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Whose land is it anyway? The failure of land law reform in Kenya

On 2 October 2015, ARI hosted the launch of “Whose land is it anyway? The failure of land law reform in Kenya” by Ambreena Manji, Professor of Land Law and Development at Cardiff Law School. This Counterpoint draws on Manji’s experience while Director of the British Institute in Eastern Africa between 2010 and 2014, when she served as a member of a consortium convened by the Katiba Institute. The respondent was Professor Yash Ghai, a Kenyan academic in constitutional law. He was the Sir Y K Pao Professor of Public Law at the University of Hong Kong from 1989 to 2006. From 2000 to 2004, he chaired the Constitution of Kenya Review Commission and in 2011 co-founded the Katiba Institute to promote understanding of constitutionalism and to facilitate the implementation of Kenya’s new constitution.

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Professor Ambreena Manji

  • High hopes: Sustained political debate across Kenya culminated in the agreement of a new National Land Policy in 2009, and a progressive 2010 constitution – or katiba. The need for land reform had been widely acknowledged in the Report of the Commission of Inquiry into the Illegal/Irregular Allocation of Public Land, known after its chairman, Paul Ndung’u, and the Report of the Commission of Inquiry into Post-Election Violence, compiled by Judge Philip Waki. The adoption in April 2012 of the Land Registration Act, the Land Act, and National Land Commission Act should have marked the end of a process of activism; instead it heralded a new era of debate over accountability and impunity.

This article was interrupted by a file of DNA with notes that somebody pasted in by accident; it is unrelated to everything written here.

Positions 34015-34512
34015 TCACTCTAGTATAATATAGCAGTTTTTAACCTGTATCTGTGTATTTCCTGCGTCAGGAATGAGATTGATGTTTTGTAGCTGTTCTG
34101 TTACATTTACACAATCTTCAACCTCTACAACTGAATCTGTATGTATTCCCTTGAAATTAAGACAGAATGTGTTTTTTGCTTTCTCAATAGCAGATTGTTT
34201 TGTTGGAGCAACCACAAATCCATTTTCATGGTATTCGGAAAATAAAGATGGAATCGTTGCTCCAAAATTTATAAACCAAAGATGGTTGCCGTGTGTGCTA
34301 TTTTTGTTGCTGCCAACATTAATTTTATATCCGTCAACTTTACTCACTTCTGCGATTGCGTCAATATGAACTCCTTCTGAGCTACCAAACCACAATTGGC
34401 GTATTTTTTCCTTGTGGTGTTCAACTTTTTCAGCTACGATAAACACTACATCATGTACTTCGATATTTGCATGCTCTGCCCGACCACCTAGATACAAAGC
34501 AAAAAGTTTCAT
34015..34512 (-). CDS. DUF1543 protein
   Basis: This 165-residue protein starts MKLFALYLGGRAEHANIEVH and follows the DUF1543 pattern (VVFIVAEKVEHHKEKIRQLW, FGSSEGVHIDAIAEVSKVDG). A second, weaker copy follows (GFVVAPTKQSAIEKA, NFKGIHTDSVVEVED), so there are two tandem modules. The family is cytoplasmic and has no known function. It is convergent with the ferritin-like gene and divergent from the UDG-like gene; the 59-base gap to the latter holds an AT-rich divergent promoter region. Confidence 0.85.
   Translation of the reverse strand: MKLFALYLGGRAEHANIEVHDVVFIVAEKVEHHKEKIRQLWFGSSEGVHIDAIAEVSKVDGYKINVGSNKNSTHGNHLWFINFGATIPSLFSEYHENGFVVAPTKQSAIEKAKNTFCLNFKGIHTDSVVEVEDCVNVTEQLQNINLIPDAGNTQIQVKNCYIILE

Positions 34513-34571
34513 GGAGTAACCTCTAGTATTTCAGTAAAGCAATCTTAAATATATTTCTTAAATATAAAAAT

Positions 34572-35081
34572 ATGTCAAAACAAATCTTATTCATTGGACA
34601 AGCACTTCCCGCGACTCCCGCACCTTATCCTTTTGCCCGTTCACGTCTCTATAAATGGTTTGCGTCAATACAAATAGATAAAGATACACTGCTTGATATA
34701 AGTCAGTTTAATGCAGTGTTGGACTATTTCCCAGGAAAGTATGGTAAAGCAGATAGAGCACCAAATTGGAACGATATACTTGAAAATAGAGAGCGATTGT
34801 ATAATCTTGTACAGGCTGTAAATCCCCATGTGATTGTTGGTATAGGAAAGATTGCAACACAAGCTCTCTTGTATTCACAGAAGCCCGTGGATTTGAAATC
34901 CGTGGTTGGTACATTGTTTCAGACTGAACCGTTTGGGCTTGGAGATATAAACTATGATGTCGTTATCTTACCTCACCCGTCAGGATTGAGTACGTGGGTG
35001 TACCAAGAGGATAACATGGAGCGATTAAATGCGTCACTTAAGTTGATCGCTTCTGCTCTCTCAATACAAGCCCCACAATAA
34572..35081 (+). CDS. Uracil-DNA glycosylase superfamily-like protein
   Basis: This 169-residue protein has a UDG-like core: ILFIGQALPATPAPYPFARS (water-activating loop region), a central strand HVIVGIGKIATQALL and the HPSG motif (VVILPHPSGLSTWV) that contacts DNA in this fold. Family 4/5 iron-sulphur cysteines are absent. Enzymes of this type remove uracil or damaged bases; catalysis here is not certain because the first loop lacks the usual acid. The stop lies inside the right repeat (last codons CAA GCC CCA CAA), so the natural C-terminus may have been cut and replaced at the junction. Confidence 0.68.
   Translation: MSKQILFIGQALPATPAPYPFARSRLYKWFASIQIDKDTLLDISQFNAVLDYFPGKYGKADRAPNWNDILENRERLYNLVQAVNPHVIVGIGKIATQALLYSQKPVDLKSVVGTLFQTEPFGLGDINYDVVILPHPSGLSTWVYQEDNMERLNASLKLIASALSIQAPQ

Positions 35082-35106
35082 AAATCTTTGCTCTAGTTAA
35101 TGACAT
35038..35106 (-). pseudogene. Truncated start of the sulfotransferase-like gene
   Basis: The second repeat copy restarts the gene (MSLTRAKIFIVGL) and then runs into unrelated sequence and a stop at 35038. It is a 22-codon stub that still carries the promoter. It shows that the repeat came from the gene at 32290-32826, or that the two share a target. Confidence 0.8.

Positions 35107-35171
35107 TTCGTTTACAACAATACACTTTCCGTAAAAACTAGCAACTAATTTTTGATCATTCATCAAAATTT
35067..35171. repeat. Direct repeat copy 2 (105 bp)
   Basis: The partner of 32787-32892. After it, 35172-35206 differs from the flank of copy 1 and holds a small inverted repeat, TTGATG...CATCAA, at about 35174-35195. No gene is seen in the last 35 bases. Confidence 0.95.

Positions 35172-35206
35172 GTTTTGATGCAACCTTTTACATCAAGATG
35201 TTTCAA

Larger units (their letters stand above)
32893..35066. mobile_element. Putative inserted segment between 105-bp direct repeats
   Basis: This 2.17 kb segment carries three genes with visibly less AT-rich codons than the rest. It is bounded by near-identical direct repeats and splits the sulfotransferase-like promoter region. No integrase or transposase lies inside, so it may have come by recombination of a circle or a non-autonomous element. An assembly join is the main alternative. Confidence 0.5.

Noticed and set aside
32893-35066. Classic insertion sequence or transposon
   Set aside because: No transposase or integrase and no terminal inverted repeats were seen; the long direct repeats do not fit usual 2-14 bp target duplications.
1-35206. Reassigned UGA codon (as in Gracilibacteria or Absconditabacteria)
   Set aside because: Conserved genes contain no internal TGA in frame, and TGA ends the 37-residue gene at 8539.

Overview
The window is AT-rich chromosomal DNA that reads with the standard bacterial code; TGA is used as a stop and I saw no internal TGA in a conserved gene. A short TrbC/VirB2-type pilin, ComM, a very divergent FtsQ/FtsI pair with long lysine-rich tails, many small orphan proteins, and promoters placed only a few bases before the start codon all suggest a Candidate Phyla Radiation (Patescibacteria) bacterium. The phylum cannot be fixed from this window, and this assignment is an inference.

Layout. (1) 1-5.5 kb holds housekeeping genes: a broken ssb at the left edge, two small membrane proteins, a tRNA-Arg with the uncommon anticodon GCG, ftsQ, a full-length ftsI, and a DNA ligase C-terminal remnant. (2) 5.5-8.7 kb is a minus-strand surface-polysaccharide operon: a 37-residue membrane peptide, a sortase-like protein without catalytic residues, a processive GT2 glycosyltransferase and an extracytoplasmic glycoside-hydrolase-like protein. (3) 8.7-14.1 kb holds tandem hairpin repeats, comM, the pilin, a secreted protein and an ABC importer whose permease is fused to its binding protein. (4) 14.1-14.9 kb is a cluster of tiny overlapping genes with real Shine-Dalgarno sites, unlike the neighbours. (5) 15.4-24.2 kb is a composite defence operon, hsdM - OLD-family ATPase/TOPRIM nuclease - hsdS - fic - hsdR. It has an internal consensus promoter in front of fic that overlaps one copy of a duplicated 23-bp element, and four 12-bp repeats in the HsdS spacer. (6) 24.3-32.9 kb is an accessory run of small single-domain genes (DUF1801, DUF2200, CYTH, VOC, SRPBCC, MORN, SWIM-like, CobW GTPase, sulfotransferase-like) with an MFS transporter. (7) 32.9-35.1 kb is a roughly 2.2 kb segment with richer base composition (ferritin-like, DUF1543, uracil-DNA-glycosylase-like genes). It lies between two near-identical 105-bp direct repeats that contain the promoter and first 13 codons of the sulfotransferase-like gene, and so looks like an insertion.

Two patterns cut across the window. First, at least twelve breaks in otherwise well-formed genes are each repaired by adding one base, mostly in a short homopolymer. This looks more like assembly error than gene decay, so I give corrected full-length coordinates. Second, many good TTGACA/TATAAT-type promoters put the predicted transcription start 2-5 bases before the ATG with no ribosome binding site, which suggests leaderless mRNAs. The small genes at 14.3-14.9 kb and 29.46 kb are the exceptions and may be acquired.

• Curious consensus: The drafting of these three bills provided citizens with little meaningful opportunity to express their views of impending changes. A consortium was established to promote debate on the contents of the draft bills, and provide a detailed commentary on legal issues, including the degree to which they were compatible with 2010 constitution. However, their passage through parliament was characterised by little debate or disagreement among legislators. This passivity amongst MPs was a disappointing outcome after a decade struggle over land policy.
  • Rush to the finish: Kenya’s 2010 katiba required parliament to enact new land laws within 18 months of promulgation, which set 27 February 2012 as an artificial deadline. Only on 15 February 2012 did the National Assembly hear the first reading of the bills. The government printer only released drafts in time for consultation on 22 February. Neither the parliamentary committee nor civil society had the benefit of reading these documents before the meeting. On 9 March 2012, the National Assembly voted by two-thirds majority to delay the vote by 60 days.
  • Complexities and contradictions: The draft bills failed to enact provisions of the Land and Environment chapter of the 2010 constitution; nor were they faithful to the National Land Policy. Many commentators questioned whether they met the test of constitutionality; others argued that the bills should be withdrawn and time allowed for their revision. As Yash Ghai noted at the time, the bills were “for the most part badly drafted, often copied from laws of other countries, often with internal inconsistencies or inconsistencies with other legislation… It is impossible for most Kenyans (including lawyers, other experts, ministers and parliamentarians) to understand the content of the bills (especially since, unlike the constitution, the drafting style is complex, convoluted, old fashioned). This effectively prevents the participation of the people in law making required by the constitution.”
  • Flawed process: The decision to adhere to narrow timeframes led MPs to foreshorten debate, whether by accident or design. Space for deliberation was limited. Ironically, one part of the constitution was used to defeat another containing important principles about popular participation in law making. When the texts re-emerged on 16 April, only brief amendments were visible, rather than fundamental revision or redrafting. Nevertheless, all three bills reached committee stage and were approved.